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Photos by: Ned Matura
Why do some five-year-old paint jobs peel and flake while others done sometime during the Reagan era look as if they were laid on last week? The answer is deceptively simple: Quality exterior paint — when it's properly applied over a well-prepped surface — lasts longer than the cheap stuff. But trying to find the good stuff at the store can be an experience in sensory overload. Besides pondering the oil-vs.-water-based dilemma, homeowners have to choose from among several lines from each of the national brands as well as from locally produced products. And, while price usually indicates quality, with some exterior paints tagged at $40 per gallon, going by price alone can get expensive. Fortunately, there are some other indicators that will help you buy the right paint — if you know what they are. So whether your next exterior-painting project is imminent or a few years off, read on to find out what, according to independent researchers and industry experts, makes a quality product. You'll also pick up some helpful tips on both the all-important prepping process and the esthetic science of choosing colors. THE CASE FOR "LATEX"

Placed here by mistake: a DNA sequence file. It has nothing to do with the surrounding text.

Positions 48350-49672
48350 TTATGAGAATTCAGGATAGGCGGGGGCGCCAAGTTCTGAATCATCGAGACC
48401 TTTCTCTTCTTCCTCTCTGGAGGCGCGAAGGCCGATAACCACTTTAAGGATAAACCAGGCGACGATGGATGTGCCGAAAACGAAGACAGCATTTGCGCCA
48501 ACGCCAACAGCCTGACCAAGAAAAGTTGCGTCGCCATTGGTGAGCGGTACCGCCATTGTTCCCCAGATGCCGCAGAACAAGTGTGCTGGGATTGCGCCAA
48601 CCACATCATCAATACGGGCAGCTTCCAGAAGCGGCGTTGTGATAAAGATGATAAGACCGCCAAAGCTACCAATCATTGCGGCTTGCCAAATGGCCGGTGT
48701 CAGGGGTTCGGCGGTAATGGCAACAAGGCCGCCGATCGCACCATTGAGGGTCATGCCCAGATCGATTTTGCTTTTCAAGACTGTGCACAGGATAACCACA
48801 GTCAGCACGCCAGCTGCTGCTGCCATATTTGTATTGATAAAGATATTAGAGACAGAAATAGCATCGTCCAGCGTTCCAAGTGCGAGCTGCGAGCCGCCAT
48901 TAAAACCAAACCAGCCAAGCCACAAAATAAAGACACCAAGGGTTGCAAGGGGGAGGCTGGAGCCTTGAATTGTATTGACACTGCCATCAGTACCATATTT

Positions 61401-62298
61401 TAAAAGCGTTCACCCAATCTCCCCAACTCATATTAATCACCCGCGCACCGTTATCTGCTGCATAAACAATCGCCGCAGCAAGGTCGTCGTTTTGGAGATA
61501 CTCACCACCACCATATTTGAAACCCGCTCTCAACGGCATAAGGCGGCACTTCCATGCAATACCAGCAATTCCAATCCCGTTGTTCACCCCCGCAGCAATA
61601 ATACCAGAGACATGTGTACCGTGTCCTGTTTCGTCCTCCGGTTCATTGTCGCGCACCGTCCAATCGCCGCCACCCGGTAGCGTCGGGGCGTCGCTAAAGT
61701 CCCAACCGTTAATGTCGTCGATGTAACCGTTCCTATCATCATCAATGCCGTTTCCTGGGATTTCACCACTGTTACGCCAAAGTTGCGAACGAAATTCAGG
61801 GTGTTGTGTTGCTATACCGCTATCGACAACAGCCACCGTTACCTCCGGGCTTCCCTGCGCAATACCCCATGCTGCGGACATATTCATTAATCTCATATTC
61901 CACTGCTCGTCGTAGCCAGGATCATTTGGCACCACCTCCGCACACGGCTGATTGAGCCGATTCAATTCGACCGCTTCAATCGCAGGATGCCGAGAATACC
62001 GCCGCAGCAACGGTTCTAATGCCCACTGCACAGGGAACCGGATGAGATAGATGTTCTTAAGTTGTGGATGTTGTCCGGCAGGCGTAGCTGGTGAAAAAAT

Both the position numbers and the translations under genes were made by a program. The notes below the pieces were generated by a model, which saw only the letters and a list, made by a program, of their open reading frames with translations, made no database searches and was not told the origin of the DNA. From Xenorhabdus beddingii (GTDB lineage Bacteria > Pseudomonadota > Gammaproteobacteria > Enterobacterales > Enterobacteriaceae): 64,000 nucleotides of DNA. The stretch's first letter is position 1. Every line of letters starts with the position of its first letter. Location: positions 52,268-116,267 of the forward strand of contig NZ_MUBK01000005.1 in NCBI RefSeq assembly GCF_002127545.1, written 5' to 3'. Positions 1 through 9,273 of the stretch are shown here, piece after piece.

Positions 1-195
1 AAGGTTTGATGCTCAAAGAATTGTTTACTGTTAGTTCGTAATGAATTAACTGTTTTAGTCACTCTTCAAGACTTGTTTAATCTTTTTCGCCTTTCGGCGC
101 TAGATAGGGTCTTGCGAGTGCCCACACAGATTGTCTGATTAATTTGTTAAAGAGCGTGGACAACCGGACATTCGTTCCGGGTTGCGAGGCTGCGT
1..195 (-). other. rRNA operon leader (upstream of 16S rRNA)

For years, there's been a lively debate about the supremacy of oil-based or water-based paint. Oil-based products, which include alkyd paints, clean up with mineral spirits. Water-based products, which are referred to as latex paints though they are now based on vinyl and acrylics, clean up with water. Although the question still gets asked, water-based paints win hands down for home exteriors. Research done at the U.S. Department of Agriculture Forest Products Laboratory (FPL) in Madison, Wisconsin, shows that water-based paints expand and contract with the siding. They also allow water vapor generated inside the house to pass through the paint film. Oil-based paints, on the other hand, dry to an inflexible coating that blocks moisture. The results can be telltale cracks as siding gives and paint blisters as trapped moisture tries to find a way out. Water-based paints are also gentler on the environment because they are lower in volatile organic compounds. Does that mean oil-based paint should not be used at all? Certainly not. "When asked to recommend a paint," says Al Beitelman, director of the Paint Technology Center for the U.S. Army Corps of Engineers, "I always ask about the previous paint job. If it worked fine, I suggest using what was there before."
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